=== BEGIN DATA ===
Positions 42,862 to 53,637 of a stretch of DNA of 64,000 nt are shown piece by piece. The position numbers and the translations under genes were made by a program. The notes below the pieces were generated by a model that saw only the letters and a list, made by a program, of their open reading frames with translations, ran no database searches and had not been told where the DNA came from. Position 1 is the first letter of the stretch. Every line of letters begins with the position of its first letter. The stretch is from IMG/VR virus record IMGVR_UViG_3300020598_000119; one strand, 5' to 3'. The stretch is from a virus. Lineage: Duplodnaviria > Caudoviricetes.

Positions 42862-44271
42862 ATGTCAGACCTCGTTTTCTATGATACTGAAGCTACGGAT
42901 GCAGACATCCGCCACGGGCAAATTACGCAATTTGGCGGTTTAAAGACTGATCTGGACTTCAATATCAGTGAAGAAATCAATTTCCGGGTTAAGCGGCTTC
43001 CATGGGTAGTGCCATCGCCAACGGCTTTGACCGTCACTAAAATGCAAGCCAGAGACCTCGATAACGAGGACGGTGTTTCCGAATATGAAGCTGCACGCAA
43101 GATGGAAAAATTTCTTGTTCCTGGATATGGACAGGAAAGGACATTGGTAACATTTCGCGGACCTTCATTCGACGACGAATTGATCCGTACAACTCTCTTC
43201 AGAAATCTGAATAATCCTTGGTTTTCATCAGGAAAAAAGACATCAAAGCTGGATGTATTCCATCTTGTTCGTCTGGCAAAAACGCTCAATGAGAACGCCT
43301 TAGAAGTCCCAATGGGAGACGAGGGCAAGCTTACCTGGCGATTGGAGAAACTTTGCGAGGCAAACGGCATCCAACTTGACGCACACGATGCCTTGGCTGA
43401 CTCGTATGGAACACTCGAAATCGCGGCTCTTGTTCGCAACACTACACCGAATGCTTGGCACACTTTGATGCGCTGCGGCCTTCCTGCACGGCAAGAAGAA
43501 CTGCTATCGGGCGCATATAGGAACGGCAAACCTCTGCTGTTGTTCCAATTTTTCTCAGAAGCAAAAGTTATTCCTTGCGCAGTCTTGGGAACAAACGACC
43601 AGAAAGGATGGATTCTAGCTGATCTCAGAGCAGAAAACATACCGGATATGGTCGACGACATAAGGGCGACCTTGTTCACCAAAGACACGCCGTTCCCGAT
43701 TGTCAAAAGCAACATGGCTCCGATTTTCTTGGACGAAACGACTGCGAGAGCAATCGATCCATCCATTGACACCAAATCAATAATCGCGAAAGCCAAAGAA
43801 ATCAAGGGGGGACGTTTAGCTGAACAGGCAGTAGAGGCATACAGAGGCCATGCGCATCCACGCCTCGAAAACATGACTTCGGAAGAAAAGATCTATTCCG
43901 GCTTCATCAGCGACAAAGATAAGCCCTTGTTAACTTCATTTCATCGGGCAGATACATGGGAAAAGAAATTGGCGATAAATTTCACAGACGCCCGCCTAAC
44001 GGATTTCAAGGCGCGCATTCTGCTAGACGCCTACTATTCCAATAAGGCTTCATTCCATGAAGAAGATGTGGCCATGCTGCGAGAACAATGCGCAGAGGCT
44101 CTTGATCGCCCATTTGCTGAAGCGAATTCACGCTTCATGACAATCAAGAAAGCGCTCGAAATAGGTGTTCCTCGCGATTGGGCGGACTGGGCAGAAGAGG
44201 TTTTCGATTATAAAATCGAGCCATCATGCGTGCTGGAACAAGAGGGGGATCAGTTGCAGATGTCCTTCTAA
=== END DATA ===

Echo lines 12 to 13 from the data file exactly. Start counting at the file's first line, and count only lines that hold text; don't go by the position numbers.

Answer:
43701 TGTCAAAAGCAACATGGCTCCGATTTTCTTGGACGAAACGACTGCGAGAGCAATCGATCCATCCATTGACACCAAATCAATAATCGCGAAAGCCAAAGAA
43801 ATCAAGGGGGGACGTTTAGCTGAACAGGCAGTAGAGGCATACAGAGGCCATGCGCATCCACGCCTCGAAAACATGACTTCGGAAGAAAAGATCTATTCCG